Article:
Blackouts | Theater Critic's Choice | Chicago Reader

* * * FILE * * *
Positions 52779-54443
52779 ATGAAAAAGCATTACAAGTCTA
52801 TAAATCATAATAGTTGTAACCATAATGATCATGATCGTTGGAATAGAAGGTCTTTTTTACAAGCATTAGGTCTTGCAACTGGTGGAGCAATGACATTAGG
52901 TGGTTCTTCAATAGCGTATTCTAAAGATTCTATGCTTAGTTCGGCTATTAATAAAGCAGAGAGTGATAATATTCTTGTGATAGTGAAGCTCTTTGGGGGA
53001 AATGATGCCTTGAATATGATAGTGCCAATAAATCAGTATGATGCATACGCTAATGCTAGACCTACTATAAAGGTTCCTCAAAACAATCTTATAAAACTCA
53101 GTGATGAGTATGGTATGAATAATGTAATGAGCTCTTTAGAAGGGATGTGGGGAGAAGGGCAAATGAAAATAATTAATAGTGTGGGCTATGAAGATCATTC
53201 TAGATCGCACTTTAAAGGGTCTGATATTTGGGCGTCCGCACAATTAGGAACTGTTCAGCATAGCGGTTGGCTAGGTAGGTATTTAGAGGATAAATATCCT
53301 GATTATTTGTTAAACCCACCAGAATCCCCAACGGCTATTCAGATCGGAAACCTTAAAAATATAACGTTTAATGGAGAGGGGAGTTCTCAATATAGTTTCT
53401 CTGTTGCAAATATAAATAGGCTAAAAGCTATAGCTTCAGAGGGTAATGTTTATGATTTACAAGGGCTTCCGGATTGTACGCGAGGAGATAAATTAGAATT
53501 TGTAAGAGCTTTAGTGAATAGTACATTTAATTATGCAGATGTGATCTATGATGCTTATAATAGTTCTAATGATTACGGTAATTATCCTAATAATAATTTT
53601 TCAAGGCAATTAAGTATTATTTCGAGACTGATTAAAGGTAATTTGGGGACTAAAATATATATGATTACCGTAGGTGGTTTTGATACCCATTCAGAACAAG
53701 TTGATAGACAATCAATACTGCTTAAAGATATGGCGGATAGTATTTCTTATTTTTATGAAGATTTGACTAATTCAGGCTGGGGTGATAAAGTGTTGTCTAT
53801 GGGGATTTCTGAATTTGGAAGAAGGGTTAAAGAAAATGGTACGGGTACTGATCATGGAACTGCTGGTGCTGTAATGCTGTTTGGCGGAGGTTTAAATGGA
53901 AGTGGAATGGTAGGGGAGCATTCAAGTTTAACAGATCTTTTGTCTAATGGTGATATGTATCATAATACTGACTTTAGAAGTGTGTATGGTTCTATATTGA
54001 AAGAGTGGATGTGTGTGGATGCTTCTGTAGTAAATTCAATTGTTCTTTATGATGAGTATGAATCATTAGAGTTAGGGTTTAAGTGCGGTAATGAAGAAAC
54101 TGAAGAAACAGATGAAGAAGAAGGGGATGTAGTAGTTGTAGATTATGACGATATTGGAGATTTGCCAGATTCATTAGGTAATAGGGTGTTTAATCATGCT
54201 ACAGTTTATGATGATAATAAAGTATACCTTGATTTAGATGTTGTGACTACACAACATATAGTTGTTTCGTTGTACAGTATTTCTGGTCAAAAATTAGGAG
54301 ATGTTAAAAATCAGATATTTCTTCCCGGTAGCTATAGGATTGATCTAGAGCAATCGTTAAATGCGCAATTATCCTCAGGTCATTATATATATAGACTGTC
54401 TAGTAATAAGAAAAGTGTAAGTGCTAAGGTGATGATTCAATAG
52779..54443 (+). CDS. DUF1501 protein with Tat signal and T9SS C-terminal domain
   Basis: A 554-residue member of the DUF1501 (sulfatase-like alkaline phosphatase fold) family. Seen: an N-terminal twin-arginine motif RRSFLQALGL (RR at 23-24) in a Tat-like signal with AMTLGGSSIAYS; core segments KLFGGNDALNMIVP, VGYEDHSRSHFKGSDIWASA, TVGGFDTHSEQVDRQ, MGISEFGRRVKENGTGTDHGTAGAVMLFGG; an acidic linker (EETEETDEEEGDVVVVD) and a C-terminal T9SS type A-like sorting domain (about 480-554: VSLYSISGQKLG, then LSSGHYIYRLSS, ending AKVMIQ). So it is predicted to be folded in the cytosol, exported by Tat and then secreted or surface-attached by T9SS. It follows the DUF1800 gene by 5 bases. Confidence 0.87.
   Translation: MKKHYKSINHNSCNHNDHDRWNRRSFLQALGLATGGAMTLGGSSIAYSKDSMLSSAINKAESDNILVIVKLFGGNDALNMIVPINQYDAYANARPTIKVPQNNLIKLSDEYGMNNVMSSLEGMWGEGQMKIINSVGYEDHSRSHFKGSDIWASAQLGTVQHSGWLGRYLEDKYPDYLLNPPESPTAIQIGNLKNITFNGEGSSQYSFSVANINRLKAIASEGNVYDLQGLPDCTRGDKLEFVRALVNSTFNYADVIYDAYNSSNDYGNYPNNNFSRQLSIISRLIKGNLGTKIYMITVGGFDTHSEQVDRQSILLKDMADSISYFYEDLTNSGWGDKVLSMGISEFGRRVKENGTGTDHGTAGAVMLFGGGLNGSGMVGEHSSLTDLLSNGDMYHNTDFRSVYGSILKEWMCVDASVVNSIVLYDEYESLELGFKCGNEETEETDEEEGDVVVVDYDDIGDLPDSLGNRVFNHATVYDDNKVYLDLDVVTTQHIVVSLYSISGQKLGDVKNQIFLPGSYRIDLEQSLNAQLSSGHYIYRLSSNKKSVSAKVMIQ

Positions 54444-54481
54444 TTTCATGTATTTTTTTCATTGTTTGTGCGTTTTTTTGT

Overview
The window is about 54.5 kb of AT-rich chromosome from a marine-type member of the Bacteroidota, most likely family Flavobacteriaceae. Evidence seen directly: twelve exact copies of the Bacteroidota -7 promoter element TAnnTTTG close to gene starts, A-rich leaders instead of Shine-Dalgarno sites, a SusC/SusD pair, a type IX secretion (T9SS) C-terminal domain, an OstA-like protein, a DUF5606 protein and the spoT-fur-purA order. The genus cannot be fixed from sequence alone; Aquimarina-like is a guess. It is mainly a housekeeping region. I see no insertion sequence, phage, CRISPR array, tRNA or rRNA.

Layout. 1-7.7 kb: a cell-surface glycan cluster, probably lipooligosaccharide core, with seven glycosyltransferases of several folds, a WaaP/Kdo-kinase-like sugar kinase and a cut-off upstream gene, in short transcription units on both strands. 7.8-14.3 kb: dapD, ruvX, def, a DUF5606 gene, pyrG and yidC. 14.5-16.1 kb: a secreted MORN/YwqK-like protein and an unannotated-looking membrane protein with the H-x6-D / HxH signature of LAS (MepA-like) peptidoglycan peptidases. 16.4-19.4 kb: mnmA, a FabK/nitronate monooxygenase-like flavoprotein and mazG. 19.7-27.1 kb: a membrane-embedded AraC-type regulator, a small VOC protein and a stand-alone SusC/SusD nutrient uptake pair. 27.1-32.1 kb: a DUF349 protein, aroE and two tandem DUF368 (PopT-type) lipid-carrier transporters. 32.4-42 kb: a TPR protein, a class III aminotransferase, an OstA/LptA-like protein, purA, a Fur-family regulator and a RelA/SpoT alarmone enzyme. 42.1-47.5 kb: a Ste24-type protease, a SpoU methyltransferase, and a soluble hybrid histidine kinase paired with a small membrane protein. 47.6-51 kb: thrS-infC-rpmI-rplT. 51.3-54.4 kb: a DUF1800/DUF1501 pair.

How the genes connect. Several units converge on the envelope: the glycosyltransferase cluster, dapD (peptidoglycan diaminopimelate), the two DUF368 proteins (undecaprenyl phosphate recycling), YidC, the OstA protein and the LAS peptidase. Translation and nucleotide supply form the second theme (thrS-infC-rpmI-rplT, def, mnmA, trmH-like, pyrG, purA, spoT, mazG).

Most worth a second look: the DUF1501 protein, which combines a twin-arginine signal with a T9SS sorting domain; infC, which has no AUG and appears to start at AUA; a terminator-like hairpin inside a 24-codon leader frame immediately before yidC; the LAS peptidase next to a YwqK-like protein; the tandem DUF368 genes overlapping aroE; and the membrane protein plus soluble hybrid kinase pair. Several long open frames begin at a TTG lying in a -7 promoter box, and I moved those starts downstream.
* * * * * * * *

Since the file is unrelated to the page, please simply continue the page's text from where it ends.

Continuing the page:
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I tried to get a pal to bet me that the guys in the Blackouts started playing together in the mid-to-late 90s--these Champaign-Urbana rockers borrow both from standout garage bands of that era and from punk acts that were by then mainstream (hint: the Sex Pistols). My friend wouldn't bite, though, or I'd be 50 bucks richer: in their mid-20s now, the Blackouts formed in front man Steve Ucherek's parents' basement in downstate Odell in 1997, five long years before the release of Everyday Is a Sunday Evening, their first proper disc and the debut venture of Deerfield upstart Lucid Records. A couple weeks ago Lucid put out the Blackouts' sophomore album, Living in Blue, whose kickoff track sounds remarkably like the New Bomb Turks covering a Supercharger song (a moment of silence for the golden age of Rip Off Records, please). After that shattering opener, though, the tempos slow down and the textures get richer: "No Tomorrow" mixes Old 97's rhythm guitar with a lead tone that suggests the Insomniacs (or the Monkees, if you're feeling perverse), and several songs are sprinkled with Fleshtones-style organ. By the time I got to the last tune, "Open Casket Access," which pitches more Rhett Miller rhythm over a jaunty "Goody Two Shoes" drum shuffle, I was sold on the Blackouts' shtick (and wishing I'd thought of that trick first). Opening for Bang! Bang! and the Audreys (see Spot Check). Friday, April 30, 10 PM, Empty Bottle, 1035 N. Western; 773-276-3600 or 800-594-8499.

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